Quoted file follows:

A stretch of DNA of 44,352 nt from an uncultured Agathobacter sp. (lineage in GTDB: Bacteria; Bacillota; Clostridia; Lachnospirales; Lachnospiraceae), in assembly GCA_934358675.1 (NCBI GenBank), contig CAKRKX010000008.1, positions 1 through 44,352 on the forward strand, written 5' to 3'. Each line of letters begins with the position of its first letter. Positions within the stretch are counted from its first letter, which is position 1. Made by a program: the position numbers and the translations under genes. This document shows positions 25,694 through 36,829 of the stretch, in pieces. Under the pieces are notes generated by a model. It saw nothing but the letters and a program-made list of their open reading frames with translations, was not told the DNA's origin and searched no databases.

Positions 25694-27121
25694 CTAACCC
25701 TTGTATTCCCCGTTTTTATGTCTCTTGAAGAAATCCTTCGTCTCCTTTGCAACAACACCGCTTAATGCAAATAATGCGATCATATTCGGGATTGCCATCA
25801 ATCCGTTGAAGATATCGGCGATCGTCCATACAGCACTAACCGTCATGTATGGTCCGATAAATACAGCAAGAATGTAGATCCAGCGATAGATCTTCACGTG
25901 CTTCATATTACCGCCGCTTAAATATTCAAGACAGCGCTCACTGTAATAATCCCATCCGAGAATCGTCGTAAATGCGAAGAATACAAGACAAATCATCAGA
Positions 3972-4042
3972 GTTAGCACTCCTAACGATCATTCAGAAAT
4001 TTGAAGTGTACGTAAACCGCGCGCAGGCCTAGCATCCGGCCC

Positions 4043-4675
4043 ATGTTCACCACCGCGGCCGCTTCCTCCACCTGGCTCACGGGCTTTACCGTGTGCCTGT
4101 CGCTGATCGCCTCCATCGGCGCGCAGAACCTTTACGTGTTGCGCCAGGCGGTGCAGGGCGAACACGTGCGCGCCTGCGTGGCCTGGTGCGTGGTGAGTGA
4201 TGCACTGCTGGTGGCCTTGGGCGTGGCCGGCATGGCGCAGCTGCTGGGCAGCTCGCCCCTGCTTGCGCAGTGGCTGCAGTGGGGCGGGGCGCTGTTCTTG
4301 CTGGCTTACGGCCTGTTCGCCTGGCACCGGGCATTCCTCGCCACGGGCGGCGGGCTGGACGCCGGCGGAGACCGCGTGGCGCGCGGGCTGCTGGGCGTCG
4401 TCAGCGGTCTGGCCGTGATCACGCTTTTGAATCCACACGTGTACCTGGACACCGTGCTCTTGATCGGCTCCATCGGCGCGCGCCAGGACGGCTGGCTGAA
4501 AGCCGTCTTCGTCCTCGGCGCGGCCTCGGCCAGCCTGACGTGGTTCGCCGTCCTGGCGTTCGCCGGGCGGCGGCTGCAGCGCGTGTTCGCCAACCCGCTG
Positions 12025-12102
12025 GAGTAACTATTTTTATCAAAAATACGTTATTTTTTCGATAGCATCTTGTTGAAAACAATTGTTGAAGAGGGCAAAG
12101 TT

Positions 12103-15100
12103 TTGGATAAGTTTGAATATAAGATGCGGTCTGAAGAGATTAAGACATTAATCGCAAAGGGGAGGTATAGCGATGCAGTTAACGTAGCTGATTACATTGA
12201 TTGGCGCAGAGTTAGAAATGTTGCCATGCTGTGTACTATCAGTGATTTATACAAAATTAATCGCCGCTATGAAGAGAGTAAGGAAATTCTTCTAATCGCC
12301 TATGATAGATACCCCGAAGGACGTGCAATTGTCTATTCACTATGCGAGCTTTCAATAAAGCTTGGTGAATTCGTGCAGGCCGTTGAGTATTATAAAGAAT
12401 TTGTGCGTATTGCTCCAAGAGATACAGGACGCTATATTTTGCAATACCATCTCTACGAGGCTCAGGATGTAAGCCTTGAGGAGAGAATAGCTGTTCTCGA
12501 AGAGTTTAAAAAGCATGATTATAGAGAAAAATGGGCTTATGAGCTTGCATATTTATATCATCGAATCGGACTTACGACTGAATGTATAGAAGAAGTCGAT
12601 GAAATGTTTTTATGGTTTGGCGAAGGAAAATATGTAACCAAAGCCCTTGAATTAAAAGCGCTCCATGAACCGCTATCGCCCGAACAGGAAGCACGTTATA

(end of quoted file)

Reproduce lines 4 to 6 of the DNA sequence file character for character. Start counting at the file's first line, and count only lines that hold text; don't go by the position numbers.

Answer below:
25701 TTGTATTCCCCGTTTTTATGTCTCTTGAAGAAATCCTTCGTCTCCTTTGCAACAACACCGCTTAATGCAAATAATGCGATCATATTCGGGATTGCCATCA
25801 ATCCGTTGAAGATATCGGCGATCGTCCATACAGCACTAACCGTCATGTATGGTCCGATAAATACAGCAAGAATGTAGATCCAGCGATAGATCTTCACGTG
25901 CTTCATATTACCGCCGCTTAAATATTCAAGACAGCGCTCACTGTAATAATCCCATCCGAGAATCGTCGTAAATGCGAAGAATACAAGACAAATCATCAGA